The 7 th U.S. Circuit Court of Appeals agreed with U.S. District Judge Elaine E. Bucklo of the U.S. District Court for the Northern District of Illinois that the noncompete agreement from Cintas Corp. was too broad to be properly enforceable. Circuit Judge Diane S. Sykes, writing for the appellate court, said Bucklo was correct in turning away a Cintas request to correct the agreement’s legal problems and then order it enforced.
Finally, Sykes wrote, Bucklo was on the mark in ruling that the company had not presented enough evidence to support its contention that Daniel Perry violated the noncompete document when he left Cintas for a job with a competitor and in awarding Perry’s lawyers reimbursement of fees and costs.
Sykes asserted that Cintas’ contention that Bucklo should modify the noncompete provision to render it reasonable was “an implicit concession that the provision was overbroad and unenforceable as written.”
According to the opinion, Perry began working for in 1993 as a sales representative. Although he was promoted to national account manager for Illinois and Indiana in 2000, he resigned in 2003 for a job as vice president of sales for a Cintas competitor.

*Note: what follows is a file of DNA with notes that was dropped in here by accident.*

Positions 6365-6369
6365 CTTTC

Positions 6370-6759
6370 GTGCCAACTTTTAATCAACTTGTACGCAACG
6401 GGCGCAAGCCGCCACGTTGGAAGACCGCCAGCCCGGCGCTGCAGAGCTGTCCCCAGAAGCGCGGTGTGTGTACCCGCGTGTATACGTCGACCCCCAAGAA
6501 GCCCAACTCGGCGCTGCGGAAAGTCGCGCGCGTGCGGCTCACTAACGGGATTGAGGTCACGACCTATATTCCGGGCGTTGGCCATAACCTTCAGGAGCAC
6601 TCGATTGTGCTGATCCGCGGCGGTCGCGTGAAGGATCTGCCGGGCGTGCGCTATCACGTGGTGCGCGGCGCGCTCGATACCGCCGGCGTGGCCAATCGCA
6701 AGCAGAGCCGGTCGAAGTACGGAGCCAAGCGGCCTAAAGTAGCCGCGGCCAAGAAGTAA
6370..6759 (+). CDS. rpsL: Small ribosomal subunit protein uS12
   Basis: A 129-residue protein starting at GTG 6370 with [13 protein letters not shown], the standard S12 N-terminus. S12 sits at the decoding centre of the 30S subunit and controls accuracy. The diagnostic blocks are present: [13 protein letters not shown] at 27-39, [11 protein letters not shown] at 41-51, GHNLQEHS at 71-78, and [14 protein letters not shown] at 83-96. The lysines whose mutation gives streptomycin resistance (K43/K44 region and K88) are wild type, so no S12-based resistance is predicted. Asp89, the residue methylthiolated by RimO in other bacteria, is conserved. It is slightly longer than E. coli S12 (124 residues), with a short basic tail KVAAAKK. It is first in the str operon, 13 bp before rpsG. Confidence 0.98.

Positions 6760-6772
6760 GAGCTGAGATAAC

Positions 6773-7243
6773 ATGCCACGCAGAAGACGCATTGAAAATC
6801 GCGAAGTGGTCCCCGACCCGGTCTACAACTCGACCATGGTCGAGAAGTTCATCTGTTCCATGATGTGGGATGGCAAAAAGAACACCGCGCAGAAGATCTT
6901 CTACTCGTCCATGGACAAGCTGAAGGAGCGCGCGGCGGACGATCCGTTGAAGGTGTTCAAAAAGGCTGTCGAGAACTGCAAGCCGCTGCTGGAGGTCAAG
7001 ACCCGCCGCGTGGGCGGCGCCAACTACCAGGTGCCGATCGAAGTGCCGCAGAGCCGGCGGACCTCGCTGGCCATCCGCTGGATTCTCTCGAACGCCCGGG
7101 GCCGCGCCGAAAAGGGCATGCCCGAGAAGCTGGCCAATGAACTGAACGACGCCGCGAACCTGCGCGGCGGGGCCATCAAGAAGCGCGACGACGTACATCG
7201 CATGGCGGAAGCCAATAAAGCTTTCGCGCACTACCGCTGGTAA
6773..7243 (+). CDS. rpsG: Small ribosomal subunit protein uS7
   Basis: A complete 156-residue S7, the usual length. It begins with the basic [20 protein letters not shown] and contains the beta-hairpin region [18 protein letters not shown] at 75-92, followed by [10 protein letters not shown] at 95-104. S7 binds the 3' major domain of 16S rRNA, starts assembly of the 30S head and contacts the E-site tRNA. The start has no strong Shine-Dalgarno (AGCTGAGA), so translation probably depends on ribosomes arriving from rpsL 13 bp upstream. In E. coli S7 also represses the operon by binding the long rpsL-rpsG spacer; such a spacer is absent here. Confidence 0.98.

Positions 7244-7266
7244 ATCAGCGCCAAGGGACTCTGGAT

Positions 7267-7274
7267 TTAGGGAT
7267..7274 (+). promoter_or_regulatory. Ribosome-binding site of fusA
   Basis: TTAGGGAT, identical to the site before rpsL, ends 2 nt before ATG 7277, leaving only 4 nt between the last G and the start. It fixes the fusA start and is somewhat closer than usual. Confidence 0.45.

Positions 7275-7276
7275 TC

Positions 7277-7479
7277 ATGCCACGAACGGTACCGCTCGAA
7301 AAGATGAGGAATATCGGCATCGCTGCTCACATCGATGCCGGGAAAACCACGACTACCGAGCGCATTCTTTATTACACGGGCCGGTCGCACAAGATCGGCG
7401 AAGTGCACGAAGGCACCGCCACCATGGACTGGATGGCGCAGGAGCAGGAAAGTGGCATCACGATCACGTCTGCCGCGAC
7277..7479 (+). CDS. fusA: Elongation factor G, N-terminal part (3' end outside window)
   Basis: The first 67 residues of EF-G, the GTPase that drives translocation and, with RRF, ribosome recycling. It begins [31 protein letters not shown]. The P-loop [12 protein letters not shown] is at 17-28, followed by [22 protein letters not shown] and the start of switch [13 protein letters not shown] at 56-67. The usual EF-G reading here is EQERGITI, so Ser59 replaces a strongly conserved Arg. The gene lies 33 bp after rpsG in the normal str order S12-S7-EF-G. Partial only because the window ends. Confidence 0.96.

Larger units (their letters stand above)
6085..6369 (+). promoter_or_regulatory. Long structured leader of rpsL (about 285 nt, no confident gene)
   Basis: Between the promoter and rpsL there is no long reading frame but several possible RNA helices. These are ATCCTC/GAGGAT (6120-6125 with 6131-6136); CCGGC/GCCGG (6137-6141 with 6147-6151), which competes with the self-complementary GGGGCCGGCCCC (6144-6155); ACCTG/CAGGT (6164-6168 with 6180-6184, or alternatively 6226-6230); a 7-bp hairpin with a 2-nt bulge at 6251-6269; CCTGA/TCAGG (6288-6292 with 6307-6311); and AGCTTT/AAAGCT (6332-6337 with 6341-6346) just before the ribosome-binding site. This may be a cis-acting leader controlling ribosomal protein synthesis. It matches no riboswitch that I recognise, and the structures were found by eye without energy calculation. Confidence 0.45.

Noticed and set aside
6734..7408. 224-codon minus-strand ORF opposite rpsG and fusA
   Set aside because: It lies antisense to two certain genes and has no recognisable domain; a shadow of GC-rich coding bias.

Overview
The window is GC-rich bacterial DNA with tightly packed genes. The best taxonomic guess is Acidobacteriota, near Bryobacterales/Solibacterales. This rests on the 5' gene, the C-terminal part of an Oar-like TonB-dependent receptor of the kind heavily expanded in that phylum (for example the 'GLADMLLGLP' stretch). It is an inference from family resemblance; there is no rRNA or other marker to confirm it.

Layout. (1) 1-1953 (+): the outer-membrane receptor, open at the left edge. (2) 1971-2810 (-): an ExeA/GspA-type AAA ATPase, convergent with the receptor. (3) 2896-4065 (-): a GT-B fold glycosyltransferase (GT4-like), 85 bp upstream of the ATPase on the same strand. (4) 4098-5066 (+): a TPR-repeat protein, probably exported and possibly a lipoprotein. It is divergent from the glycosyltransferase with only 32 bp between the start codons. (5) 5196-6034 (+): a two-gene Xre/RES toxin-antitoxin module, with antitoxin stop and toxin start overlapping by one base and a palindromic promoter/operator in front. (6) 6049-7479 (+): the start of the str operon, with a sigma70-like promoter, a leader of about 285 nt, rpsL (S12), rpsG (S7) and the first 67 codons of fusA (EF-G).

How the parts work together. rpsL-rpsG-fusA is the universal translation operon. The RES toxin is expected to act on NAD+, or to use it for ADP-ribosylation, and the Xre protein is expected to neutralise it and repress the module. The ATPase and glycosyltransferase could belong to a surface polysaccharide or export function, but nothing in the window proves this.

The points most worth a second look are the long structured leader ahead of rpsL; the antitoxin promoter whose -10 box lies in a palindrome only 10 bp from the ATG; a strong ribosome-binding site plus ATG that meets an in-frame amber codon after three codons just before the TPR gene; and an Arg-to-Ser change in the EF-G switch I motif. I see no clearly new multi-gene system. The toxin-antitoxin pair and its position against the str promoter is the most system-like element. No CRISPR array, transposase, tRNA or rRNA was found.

Cintas filed a breach of contract suit in Illinois federal court, alleging that Perry violated his employment agreement.
In ruling that the company’s allegations of a contract breach were unsupported, Sykes pointed out that Perry:
- had provided his new employer with a copy of the Cintas agreement;
- had accompanied a coworker to a sales call on a Cintas customer, but remained in the car; and
- had interviewed a job applicant over the phone, but cut off the conversation when he learned the applicant was a Cintas employee.
The ruling is here .
« SEI Addresses Implications of Recent Pension Disclosure Proposal